During the prosperity of the late twenties, we moved further out to a new, larger house in Waverly Woods, a new suburban section of about fifty homes on land cut out of a dense forest. The house sat on a promontory with two other houses. Inside a circular drive, they looked out from different angles over the curved street to the surrounding heavily wooded areas.
I loved Waverly Woods. My older brother, Jimmy, and I would play in the forest of tall trees and underbrush that stretched behind our house. I would wander through, searching for "Jack in the Pulpit," and watch the haze develop and float above the ground as the older boys laid down smoke screens with newspaper-fired torches tied to the top of fence posts while playing war games. In wonder, I watched my father empty the lily pad- covered goldfish pond on the side of the house by sucking on a garden hose to set the draining in motion. I found a small tin star the size of a fingernail on the front lawn (probably from in a square of chewing tobacco) and was certain it had fallen from the sky. I would lie on my back on the grass and stare at the moving clouds. As a boy, I received a book with drawings of Charles Lindbergh, our national hero, and his Spirit of St. Louis flying machine. It was just three years after his historic flight to Paris, and he was still the most talked about man in America.
Inside our house on the sun porch overlooking the fishpond, I would watch the turntable spin on the upright Victrola and listen to the records, fascinated by the image of the dog, cocking his head into the speaker horn. Our tall, mahogany radio with its oval top sat on a table against the wall. In the late afternoons, we all listened, along with one-third of the nation, to "Amos and Andy," which began every sequence with the familiar voice of its announcer with his distinctive introduction, "Here they ah."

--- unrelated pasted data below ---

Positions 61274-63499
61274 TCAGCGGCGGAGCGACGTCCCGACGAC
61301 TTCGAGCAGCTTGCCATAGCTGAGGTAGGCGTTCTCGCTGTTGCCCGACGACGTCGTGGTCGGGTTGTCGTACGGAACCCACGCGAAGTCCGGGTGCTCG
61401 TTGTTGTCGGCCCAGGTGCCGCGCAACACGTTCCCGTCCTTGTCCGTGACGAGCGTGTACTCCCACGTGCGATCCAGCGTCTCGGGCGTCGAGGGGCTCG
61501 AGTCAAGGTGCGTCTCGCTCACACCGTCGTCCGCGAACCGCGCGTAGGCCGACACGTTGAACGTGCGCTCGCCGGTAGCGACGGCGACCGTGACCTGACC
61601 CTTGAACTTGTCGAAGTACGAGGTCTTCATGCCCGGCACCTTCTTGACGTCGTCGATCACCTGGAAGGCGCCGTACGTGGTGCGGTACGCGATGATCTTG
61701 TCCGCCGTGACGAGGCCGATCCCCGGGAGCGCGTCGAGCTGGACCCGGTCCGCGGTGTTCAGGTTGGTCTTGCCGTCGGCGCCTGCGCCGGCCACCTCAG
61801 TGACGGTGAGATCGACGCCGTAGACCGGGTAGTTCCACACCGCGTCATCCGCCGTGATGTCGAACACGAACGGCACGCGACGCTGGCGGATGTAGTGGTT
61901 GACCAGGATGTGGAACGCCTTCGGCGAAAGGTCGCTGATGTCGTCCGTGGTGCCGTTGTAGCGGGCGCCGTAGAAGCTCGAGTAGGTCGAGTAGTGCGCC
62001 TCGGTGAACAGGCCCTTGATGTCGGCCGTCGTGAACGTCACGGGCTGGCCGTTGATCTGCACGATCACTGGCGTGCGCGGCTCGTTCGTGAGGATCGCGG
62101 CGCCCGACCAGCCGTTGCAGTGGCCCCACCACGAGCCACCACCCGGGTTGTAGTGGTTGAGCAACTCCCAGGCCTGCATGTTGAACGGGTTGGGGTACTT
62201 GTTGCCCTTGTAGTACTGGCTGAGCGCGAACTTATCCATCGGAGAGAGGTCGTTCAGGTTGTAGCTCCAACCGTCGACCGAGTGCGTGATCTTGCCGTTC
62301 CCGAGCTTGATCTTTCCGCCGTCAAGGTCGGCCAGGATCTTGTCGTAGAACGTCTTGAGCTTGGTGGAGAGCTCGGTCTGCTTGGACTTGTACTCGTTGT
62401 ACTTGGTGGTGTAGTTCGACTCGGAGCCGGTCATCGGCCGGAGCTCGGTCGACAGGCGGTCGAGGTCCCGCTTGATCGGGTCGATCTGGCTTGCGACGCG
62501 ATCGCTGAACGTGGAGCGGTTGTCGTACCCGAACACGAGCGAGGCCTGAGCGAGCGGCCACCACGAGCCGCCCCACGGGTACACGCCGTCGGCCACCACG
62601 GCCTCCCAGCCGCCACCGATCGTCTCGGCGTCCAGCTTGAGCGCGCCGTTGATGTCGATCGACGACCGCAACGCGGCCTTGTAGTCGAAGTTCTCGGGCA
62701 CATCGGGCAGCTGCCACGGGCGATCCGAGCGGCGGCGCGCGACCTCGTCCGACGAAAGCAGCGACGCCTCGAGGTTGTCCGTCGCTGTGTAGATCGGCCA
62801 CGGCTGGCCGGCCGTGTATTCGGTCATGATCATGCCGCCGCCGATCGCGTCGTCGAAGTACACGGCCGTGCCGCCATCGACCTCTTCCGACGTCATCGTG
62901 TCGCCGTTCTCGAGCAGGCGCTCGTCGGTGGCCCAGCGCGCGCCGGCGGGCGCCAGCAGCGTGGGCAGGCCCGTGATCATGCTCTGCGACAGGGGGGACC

My father drove us all to Chicago during the summer of 1929 in a new, dark Lincoln sedan. Mother and Dad rode in front, while Beeka, who spent much more time with me than my mother did, would sit between Jimmy and me to maintain peace. At least that was the plan. The Chicago trip was a long and arduous disaster, made more difficult by my constant demands, always with the underlying threat of loud bawling. As we cruised over the two-lane highways, I would stand up behind my parents, calling for immediate responses to my thirst, my hunger, and my urgent need for the bathroom. For diversion, I would turn back and renew the ongoing tussles with my brother, all of this interspersed with the same question, repeated every few miles, "How much further is it?" On a long trip, a restless child is in total control.
At the Chicago hotel, my father learned that the New York Yankees were in town to play the Chicago White Sox and that Babe Ruth was on the roof and available for autographs. He took Jimmy and me up to the top deck to see him. Under an open sky above, we watched a small crowd of men, encircling, taking photographs, and laughing with the Babe as he stood alone, his back to the waist-high red brick barrier.